Are you interested in this article – or a version of it – for Reader’s Digest? If so, I can have it to you within five business days, or whatever our contract stipulates.

To read my most current articles, click on the links in green below. I write for various publications (Good Times, Esteem, Today’s Health and Wellness, alive, cahoots) as well as weekly articles for the local newspaper. My degrees are in Psychology and Education.

Thanks for your time,

Laurie Pawlik-Kienlen

Laurie Pawlik-Kienlen is “Freelancing full-time. Will write for food.”

(This last section is my signature line in all my emails.)

That’s how some writers write successful query letters! To see how the article looks on the Reader’s Digest website, read Go Green on Valentine’s Day.

For a few freelancing tips for writers from Reader’s Digest, read 10 Writing Tips from a Reader’s Digest Editor.

If you have any quips or tips for successful query letters, please comment below — I’d love to hear from you! If you want to write for a living, read How to Become a Freelance Writer.

It’s not a failure if you enjoyed the process!

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4 thoughts on “Sample of a Successful Query Letter to Reader’s Digest”

  1. Laurie Pawlik-Kienlen

    Thanks for sharing your valuable and interesting thoughts on my query letter to Reader’s Digest! I think I’ll rewrite this article, and include your comments…..

  2. Following the format of the book shown above (Query Letters that Rock, which is fantastic!), I decided to go through Laurie’s query and point out what I imagine the Reader’s Digest editors liked about it.

    I posted this on the popular writing forum,, and Laurie requested that I add it to her blog as well. So here it is…

    Great query letter and congrats on Reader’s Digest!! In my opinion, you have several elements of a successful query here:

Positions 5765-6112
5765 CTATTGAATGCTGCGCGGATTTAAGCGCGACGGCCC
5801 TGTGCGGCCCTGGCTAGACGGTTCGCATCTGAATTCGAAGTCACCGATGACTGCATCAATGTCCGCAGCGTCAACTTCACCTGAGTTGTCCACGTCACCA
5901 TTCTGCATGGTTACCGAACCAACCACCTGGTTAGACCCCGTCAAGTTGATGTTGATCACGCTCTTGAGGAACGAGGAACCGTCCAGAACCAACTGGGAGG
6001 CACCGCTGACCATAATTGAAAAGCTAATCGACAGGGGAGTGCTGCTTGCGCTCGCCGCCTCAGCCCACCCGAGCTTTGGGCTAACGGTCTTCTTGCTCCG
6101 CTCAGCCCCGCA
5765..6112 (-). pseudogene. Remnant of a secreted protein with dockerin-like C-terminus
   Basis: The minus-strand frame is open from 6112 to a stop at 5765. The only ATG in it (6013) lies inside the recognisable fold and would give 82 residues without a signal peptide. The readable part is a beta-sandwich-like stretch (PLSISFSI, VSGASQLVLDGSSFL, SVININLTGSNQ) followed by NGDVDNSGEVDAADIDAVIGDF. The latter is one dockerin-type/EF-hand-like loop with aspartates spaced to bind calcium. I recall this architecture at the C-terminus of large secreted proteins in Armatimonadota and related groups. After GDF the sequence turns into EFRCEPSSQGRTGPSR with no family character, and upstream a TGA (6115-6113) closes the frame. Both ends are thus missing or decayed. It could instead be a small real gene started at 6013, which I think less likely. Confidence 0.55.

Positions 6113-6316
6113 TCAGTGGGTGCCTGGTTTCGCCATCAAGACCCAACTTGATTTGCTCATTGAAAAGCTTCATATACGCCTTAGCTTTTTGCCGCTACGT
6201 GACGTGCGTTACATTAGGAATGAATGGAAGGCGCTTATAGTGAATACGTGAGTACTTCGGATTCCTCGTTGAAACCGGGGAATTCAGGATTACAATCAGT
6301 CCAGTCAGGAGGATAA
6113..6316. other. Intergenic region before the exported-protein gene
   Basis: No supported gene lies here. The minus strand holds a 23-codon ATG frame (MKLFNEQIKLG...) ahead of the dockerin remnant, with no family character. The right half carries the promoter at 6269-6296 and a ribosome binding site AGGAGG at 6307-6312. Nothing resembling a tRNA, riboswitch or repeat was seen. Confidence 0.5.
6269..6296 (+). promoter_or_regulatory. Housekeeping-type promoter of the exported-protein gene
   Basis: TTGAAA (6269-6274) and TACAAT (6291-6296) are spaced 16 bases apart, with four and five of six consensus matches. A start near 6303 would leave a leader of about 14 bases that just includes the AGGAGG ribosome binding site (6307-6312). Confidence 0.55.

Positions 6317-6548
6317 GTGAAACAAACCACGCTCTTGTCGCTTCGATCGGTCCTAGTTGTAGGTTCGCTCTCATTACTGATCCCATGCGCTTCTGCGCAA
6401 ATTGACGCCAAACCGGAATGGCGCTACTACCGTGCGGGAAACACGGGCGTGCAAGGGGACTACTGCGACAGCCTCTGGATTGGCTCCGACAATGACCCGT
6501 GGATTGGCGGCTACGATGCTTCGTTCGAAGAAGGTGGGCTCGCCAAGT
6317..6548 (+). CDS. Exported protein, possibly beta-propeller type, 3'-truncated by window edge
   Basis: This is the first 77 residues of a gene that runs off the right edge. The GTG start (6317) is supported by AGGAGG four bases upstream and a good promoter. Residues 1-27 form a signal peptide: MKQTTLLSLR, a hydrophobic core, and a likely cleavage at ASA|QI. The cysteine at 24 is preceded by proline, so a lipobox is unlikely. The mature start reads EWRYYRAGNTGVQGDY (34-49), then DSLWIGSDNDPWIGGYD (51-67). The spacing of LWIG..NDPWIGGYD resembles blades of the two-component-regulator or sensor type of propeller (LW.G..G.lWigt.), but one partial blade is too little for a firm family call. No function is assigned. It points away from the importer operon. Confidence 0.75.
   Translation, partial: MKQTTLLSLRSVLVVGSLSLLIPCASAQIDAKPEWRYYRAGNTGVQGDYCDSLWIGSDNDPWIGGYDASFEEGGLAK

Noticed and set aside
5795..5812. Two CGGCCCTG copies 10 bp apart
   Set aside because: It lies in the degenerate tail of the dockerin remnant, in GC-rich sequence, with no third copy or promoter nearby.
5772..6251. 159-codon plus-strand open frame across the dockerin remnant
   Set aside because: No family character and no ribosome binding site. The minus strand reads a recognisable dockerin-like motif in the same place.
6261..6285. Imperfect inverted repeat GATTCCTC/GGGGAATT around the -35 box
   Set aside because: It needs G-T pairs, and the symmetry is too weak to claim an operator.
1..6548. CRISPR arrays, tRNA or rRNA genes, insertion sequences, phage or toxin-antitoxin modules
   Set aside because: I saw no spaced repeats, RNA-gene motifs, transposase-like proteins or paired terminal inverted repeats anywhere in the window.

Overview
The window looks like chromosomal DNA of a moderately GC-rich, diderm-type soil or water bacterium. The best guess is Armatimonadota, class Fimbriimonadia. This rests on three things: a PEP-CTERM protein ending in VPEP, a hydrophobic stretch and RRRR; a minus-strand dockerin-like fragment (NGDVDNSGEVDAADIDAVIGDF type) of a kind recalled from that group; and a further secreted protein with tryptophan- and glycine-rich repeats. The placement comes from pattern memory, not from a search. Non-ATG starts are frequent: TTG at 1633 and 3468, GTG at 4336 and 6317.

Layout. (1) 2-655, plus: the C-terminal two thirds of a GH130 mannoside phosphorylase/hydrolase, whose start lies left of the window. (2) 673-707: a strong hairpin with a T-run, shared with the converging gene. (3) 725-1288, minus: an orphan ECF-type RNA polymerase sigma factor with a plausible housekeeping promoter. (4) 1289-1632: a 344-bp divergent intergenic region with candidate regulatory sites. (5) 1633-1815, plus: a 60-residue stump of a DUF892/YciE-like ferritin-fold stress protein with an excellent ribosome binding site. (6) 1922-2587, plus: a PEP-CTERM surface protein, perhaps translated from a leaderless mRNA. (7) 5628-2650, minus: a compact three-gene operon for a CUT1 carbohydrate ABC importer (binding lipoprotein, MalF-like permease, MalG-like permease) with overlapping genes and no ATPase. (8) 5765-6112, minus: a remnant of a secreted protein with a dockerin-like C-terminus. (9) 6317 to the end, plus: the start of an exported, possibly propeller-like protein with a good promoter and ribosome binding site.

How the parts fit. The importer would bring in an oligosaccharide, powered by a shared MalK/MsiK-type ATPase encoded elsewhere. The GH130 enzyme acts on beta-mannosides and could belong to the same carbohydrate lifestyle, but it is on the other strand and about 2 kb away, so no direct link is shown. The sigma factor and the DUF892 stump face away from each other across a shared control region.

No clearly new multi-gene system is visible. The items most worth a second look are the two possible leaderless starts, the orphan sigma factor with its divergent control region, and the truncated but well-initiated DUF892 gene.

1). Right out of the gate, you showed that you have knowledge of the publication, did your research. This would catch my attention as an editor. You found a gap and are filling it for them.

    2). Headline layout is extremely eye-catching… I know writers differ on this, but I like the headline centered and bolded on the page. Also… of course, quality query aside, you have hit upon a hot topic and given it a seasonal twist. Who *wouldn’t* buy this article? If I’m an editor, in your headline I see three words that will make my readers pick up this issue for this article: Green, Eco-Friendly, Valentine’s Day (and the 10 Ways is always a classic!)

    * Your query is very easy to read, the list works extremely well, and leaves no doubt in the editor’s mind that all 10 of your reasons are solid.

    *Concise paragraph following your list expands upon your main ideas. Sidebars are a great added touch.

    *Five days is a great turn-around. If I’m an editor on deadline with a hole to fill, I would jump on this piece. BTW, may I borrow your sentence “or whatever our contract stipulates?” That’s a great way to word it, giving your self more time if it’s available. (While also assuming a contract will be sent, which is not always the case with smaller publications, so it brings up the topic and presents you as a professional.)

    * Good, short bio with impressive credentials. I like how you included the links in a complete sentence. Nice touch. (May I borrow that as well? LOL)

    Laurie, thanks for sharing this.